The Mechanical Tempest is a bike workshop located at the Radical Community Social Centre, which is a beautiful old house on Abel Smith Street. The workshop is in one small room of the house, and can fit at least 3 volunteers, 8 bikes, 16 or so people working on them, about 1000 bike parts, all the tools you need and one photographer. It is a busy little space where you can come to fix your bike, get some help and advice and have a chat. Adding to the chaos is a noisy punk band that rehearses upstairs. Russell is one of the volunteers at the workshop, and is also a bicycle courier in the city. He has a pretty good attitude for someone who rides a bike around in the windiest city in the world. This is what he had to say about bikes, nachos and Sard Wonder.
How many bikes have you owned?
Too many to remember. But hot damn there have been some gems!
Why are two wheels better than four?
Two wheels engage your senses, you smell the literal flowers, you feel the ground resonating through your bike. The silence of a bike allows your surroundings to sing and the absence of any roof or screens lets the air embrace you, be it full of warmth or laden with rain.
They offer independence and invite satisfaction. They keep you honest.
Also, by their nature two wheels are unstable, they require motion to make sense. I think this is a good analogy with life. If we stop we risk becoming obsolete, through forward motion we find purpose and success. For me, bicycles represent wellness.
What’s the best way of getting chain grease off your hands?
DIY – cooking oil + sugar + warm water.
Bought: Solvol or Sard Wonder Soap.
If you had to start a new workshop with just three tools, what would you take?
A large adjustable spanner
A multi set of Allen keys (that’s probably cheating though?)
A small Phillips head screwdriver
What has been your best bike stack?
I remember a pretty good one down at the Chaffers market on a Sunday morning. I can’t remember why there were so many of us but it was pretty good.
Otherwise, the nachos at midnight. Stacked as.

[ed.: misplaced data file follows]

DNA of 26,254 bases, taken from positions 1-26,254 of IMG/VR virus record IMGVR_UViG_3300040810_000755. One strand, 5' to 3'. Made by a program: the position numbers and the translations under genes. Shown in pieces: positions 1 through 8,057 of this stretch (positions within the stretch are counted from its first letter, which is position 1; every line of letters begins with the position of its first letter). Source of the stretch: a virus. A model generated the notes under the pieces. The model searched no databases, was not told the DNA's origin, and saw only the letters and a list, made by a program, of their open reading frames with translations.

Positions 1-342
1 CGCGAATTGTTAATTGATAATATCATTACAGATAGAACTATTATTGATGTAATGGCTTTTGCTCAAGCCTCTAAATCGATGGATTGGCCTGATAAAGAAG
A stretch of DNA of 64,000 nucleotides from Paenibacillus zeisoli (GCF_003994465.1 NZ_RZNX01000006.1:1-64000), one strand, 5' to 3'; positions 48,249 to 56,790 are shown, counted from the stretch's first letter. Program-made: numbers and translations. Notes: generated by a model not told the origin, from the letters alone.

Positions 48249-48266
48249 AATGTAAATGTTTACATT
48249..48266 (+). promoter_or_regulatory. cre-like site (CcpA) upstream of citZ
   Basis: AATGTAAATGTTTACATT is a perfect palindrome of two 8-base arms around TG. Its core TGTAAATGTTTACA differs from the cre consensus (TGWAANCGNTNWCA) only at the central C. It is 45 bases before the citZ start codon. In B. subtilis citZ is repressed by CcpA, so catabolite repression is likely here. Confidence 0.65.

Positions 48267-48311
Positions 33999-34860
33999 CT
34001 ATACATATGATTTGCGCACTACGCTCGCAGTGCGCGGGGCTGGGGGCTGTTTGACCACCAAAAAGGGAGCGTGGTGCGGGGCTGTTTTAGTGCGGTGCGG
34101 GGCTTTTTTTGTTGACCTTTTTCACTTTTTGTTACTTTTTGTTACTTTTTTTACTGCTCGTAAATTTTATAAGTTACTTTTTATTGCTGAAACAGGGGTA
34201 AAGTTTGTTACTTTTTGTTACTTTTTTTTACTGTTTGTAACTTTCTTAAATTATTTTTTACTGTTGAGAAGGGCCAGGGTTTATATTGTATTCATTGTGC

What’s the best thing about volunteering at the Mechanical Tempest?
People from all walks of life come through the doors. I’ve learnt so much about the world and myself via the people that I’ve met at the Tempest, they never cease to amaze me. And we’re all bought together by bicycles.
(And all the weirdo bikes are good too)
What music do you like to listen to in the workshop?
I usually try to play something inoffensive and inviting but that can risk being cheesy. On Monday someone was jamming some roady punk upstairs and that seemed to fit really well, maybe because the workshop was completely packed and busy as all hell. I’m terrible with music though so I try to let someone else choose.
What’s Wellington like for cyclists?
I like it. Once you’re confident on a bike you can explore and escape so easily. Everywhere becomes accessible.
A lot of people worry about the hills but they’re alright; the top of a hill is a great place to be. We have an incredible network of tracks running through them and stunning views at the top. And once you’re at the top you probably get to ride down and that just simply kicks arse. I lived in Amsterdam for a while and I really missed the hills. It’s almost like you shed your worries and anxieties the higher you climb until your at the top and all your worries are laid out below you and they look really small and you can make sense of them easier. And then you get a high speed blow-out-the-cobwebs refresher on the way down.
The wind is also a common complaint but it isn’t going away. Just relish the tail winds.
And of course infrastructure. We’re seeing really positive changes and I am super excited about the next 10 years. When I think back to riding bikes in Amsterdam – the everydayness of bikes – riding everywhere is the most natural thing. That’s what I want to see in Wellington.
Have you ever tried to ride a unicycle?
Yeah, I tried. If anyone has one I could borrow I’d love to give it a proper go!